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[79] McClellan's. General McDowell stated that he was in ignorance of any plan of General McClellan's. The President went over the subject of discussion in a general way, and then there was a silence. It was broken by Governor Chase, who asked General McClellan if he had any objection to telling the persons there assembled what his plan for the movement of the Army of the Potomac was. After a long silence the General made a few general remarks, and ended by saying to the President that he knew when his plans had hitherto been told to the Cabinet that they had leaked out, and he would therefore decline to divulge them now, unless the President would order him so to do. Then there was another long silence, and the President broke it by asking the General if he had matured a plan for the movement of the Army of the Potomac. The General answered that he had. After another silence the President said, “Then, General, I shall not order you to give it.” During this time Governor Chase, General McDowell and I were standing in one of the window embrasures. When General McClellan declined to give his plans to the meeting, Governor Chase 1 said to us, “Well, if that is Mac's decision, he is a ruined man.” The President then adjourned the meeting, and this episode was over. About a fortnight after this time the President ordered the Army of the Potomac to move forward on or before February 22d, to take Manassas. This order was countermanded early in February, and toward the end of the month orders were given to collect the transportation necessary to move the army by water.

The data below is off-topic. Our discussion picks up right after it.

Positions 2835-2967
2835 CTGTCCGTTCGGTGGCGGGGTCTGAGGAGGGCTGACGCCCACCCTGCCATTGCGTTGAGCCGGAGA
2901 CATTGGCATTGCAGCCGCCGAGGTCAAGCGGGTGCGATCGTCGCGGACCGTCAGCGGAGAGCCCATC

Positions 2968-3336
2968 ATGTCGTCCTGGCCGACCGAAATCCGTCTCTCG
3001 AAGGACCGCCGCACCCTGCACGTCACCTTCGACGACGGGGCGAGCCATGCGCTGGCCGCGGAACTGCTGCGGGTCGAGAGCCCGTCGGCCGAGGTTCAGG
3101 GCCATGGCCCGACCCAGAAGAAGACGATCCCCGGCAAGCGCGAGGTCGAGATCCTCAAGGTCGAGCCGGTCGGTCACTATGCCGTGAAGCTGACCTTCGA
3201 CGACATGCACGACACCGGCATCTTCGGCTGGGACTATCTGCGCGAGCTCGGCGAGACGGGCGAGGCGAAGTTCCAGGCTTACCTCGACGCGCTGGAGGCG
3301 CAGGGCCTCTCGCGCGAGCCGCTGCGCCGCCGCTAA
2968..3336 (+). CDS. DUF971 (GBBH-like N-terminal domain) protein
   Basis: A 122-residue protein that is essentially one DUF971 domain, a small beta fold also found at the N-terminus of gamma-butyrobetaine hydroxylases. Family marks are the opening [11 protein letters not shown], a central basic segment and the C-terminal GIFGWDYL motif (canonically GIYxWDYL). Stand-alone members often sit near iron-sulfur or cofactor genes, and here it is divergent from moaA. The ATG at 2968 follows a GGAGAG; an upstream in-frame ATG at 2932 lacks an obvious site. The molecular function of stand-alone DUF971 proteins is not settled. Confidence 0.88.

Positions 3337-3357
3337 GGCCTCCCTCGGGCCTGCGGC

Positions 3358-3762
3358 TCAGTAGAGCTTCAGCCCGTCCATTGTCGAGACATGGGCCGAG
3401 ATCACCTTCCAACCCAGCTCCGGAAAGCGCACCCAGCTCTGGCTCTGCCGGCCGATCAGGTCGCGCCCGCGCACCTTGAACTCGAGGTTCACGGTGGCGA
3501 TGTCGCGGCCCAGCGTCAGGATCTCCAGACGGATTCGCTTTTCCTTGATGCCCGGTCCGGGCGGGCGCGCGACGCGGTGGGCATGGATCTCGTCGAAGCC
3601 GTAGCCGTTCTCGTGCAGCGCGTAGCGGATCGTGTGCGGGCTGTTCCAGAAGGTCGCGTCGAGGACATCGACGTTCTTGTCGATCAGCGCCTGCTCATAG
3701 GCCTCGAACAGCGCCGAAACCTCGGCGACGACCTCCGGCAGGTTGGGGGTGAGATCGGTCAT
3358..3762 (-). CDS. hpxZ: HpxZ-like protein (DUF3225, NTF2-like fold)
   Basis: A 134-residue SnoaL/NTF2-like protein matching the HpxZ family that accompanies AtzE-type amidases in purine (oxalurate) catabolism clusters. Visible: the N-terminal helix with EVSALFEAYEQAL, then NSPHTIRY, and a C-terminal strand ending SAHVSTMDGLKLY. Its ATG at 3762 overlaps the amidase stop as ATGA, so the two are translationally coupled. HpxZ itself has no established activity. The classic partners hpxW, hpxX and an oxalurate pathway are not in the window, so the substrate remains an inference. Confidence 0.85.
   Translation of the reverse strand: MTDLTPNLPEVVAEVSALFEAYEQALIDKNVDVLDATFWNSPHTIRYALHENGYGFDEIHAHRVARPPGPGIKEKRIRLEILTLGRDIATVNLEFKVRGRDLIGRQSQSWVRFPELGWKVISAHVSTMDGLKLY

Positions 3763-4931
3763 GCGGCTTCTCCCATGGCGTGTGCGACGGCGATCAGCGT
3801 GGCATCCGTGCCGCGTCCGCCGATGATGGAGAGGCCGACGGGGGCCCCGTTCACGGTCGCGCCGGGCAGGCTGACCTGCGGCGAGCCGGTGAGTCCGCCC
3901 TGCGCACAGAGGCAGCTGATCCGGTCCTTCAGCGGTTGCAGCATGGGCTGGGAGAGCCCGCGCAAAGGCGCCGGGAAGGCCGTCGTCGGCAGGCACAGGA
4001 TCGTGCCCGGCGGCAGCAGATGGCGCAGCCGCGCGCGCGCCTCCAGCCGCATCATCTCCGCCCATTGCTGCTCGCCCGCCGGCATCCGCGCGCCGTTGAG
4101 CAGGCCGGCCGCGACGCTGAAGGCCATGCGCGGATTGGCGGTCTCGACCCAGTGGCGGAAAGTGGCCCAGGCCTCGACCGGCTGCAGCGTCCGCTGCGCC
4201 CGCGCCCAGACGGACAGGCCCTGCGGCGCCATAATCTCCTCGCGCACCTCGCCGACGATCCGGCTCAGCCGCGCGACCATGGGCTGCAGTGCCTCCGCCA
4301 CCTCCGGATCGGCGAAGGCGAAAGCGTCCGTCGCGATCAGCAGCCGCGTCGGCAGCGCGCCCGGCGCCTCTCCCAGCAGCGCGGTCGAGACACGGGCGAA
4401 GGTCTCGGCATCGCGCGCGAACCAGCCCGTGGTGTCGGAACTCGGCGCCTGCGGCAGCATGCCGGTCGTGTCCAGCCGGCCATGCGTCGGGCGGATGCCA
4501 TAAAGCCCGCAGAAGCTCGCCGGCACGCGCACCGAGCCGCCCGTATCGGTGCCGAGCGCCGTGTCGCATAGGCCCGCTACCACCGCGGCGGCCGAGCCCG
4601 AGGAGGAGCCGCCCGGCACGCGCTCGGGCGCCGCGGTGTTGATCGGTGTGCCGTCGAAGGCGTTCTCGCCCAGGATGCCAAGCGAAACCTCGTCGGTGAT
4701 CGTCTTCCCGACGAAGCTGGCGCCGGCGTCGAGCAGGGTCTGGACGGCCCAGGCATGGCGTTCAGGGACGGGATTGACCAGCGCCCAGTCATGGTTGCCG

On the 8th of March I was ordered to repair to headquarters. Assembled there were the General-in-chief, the Engineer of the Army of the Potomac, and all of the division commanders, except General Hooker, who was represented by General Naglee. General McClellan submitted to us his plan for the movement of the army, and then left us to ourselves. Upon the question of approval of his plan the vote was, I think, nine for approval to three against it, although it has been reported as eight to four. I believed then, and still believe, that the main object of the meeting was to obtain a condemnation of the plan by the subordinate generals. Immediately after this meeting we were informed that the President wished to see us. We went to the White House, and found there the President and Secretary of War. They knew the result of our meeting.

1 In thinking over this matter, I find that I cannot be positive whether it was Governor Chase or Judge Blair who was with General McDowell and me, and made this remark. It was one of them, however.

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